There is an interesting detail right at the beginning: the two harps are sitting far away in the Philharmonie, one on each side of the stage. In “Vysehrad” the first tone poem in his cycle “Má vlast – my homeland”, Smetana had to decide whether the input theme and the subsequent cadences should be performed by a single player, fitting the profile of the self-accompanying bard, or whether the elements should be distributed between the two instruments.
In the way that Semyon Bychkov conducts the passage with the Munich Philharmonic harps, there are pretty echo effects: as if at the beginning a second voice was answering the first.
In the subsequent poem, the popular “Vltava”, the two flutes which symbolize the two springs from which the river flows, can also be heard distinctly each from the other. And, it was similar also with the semi-staged solo performances of the instruments throughout the performance of the six tone poems.
Throughout, Bychkov achieved a unified sound with the Munich Philharmonic. Although intimidating in their massive appearance, the double basses in the final two parts “Tábor” and “Blaník” – featuring the sublime Hussite chorale – created a pleasant and warm environment. Even within the highlighted trumpet fanfares, woodwinds and horns were well integrated.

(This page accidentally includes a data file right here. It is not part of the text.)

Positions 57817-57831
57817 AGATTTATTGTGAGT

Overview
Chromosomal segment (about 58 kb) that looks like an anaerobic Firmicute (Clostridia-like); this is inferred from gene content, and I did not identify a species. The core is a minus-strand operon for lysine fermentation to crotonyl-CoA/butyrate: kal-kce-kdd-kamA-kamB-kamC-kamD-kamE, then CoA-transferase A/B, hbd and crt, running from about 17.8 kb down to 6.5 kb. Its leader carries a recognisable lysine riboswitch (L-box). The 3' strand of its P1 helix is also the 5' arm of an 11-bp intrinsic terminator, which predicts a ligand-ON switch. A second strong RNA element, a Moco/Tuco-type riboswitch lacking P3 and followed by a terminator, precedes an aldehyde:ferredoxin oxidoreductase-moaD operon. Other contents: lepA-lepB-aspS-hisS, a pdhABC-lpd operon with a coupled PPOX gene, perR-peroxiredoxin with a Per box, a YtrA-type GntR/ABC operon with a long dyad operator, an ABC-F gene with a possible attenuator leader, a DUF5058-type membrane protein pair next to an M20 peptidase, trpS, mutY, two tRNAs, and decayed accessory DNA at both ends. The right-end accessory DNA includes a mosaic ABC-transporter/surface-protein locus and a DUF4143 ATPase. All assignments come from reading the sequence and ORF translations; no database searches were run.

This cohesive sound paralleled the excellent and organic way in which Bychkov’s elegant conducting style interpreted the overall arches of the individual symphonic poems. Even with the supposed breaks in tempo, which are totally logical in terms of Smetana’s composition, a fundamentally unifying pulse remained audible.
This was finely modified, for example, in the individual episodes of the “Vltava”, and the final crescendo of the third poem, the gloomy legend where the murderous Amazonian Sárka is unreservedly driven out. But Bychkov never lost the overall image of these individual moments, so that one experienced the cycle both as a single movement, and as a cycle.